So, she picked up a smattering of the language from listening to people speak or listening to the news in English and reading English newspapers. She picked up words and phrases and peppered her conversation with them. I found this commendable, except for the prestige part. I don’t support that reason for learning.

While I agree that learning English helps in furthering one’s career options, I don’t believe knowing English gets you on a higher rung on the social ladder in any way; just as not knowing it doesn’t lower your prestige! Anyway, I found it a source of much good-humored fun whenever she spoke in English or inserted phrases in her ‘Hinglish’ conversations.

I don’t recall everything she said and wouldn’t want to share many of her blunders but a few that I can, I will share here. I used to tease her about these, and we’d laugh heartily. Yes, I’m going to share some funnies and no, I’m not shaming her in any way, I’m just remembering her and her great sense of humor. Trust me, we laughed at these together as I corrected her.

Fulfilled water tanks & Footballs

There was the day when water was pouring down the drainpipe profusely and it wasn’t even raining. She explained it this way:

“Overhead tank fulfil ho gaya and the football is spoil. Is liye paani outflow ho raha hai.” (What she wanted to say: The overhead water tank is full and the float valve is spoilt so the water is overflowing.)

Sisterly Reflections!

She saw some pics of my elder sister and exclaimed:

“So much reflections in the face.” 

“What reflections do you see and on whose face?” I asked.

I didn’t get it. The pic was clear and in fact, it was clicked by a professional photographer. She promptly replied looking surprised that I didn’t know about it. 

“Tumhe nahin pata? So much reflections in the face. Pata chalta hai you are sisters.” (What she said: Don’t you know it? So much reflections in the face. Anyone would know you are sisters.)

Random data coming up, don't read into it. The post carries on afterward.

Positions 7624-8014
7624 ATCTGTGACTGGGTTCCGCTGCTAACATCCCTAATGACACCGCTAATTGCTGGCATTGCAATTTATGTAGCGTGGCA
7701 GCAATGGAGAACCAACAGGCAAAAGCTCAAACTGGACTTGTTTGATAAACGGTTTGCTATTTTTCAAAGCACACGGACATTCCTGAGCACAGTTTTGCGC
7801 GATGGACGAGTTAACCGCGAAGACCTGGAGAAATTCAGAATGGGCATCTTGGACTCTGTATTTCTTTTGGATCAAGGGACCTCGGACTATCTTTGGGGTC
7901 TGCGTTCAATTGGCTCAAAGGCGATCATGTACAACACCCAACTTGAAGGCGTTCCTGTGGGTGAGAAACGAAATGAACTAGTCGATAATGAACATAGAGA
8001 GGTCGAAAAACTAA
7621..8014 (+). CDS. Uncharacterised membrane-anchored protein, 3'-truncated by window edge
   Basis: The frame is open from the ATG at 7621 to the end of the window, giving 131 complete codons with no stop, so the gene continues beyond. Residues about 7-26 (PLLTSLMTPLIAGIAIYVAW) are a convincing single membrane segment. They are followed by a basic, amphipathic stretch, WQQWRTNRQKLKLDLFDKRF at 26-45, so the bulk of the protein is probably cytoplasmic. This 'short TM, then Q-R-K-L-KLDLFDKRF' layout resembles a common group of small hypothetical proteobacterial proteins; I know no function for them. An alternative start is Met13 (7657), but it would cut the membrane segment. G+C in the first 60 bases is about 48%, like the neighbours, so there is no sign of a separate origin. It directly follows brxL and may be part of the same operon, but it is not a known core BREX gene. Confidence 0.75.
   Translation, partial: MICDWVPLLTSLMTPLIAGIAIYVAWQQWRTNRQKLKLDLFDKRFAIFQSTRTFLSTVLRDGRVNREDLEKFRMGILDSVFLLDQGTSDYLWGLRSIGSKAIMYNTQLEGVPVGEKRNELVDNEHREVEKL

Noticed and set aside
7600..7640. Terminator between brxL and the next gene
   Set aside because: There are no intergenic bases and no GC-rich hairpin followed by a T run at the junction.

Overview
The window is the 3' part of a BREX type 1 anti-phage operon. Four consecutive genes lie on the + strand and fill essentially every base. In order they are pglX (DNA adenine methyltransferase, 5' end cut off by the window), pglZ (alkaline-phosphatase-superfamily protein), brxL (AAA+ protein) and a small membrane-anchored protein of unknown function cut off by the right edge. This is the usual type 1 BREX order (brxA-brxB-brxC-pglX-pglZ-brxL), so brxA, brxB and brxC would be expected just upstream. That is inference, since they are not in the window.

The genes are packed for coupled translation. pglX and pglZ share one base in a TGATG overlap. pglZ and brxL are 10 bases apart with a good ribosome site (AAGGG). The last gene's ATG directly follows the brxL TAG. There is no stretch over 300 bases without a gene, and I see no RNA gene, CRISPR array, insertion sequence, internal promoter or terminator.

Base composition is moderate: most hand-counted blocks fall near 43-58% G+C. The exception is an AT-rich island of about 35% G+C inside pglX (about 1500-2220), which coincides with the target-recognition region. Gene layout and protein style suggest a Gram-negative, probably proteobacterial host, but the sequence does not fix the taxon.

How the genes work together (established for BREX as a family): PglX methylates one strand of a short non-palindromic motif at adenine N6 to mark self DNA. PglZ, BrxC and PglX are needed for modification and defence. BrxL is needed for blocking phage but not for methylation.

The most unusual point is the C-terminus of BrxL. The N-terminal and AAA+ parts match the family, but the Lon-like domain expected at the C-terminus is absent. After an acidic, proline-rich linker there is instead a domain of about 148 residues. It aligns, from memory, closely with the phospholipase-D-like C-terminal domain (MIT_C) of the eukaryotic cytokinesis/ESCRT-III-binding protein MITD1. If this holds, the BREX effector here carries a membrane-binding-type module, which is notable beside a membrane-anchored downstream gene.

I got it! Finally. She was talking about resemblance!

The Criminal

The funniest one was when she had to go somewhere and would miss the milkman and asked me to take the milk from him.

Doodhwala se hamare liye please doodh le lena. Mujhe criminal mein jaana hai.” (What she said: Please take milk for us too from the milkman. I have to go to a criminal.)

I was lost; she had to meet a criminal?! No, something was wrong. 

“Are you going to the court, Sudhaji?

“No. Court aaj bandh hai, it’s a holiday.” (The court is closed today. It’s a holiday.)

“Don’t tell me you’re going to a criminal in the jail!” I exclaimed. 

“Nahin, jail mein nahin. Yeh criminal is in….” ( No, not in the jail. This criminal is in…)

She named a place.

Now my interest was piqued, I couldn’t let go.

“Who is this person? And why are you meeting him?

“Arre, woh humare door ke rishtedar hain. Hum milne nahin ja rahe hain (and she laughs) respect dene ja rahe hain; criminal hai!” (What she said: Oh, he’s a distant relation. And we aren’t going to meet him (she laughs) we’re going to pay our respect; it’s a criminal!)

She ended with a tone that said… that’s what one does, don’t you know that!

“Okay! But I don’t understand. Why would you want to “respect” a criminal?”

She burst into laughter again. And I was wondering what was so funny in my questions. 

“Kya ho gaya, lagta hai tumhe samajh nahin aaya. Kisi ke death par criminal mein respect dena hota hai na. Tumhare community mein bhi aisa karte hain.” (What she said: What’s wrong with you? Looks like you don’t understand! When someone dies, you go to pay your respect at their criminal. You do the same in your community too.)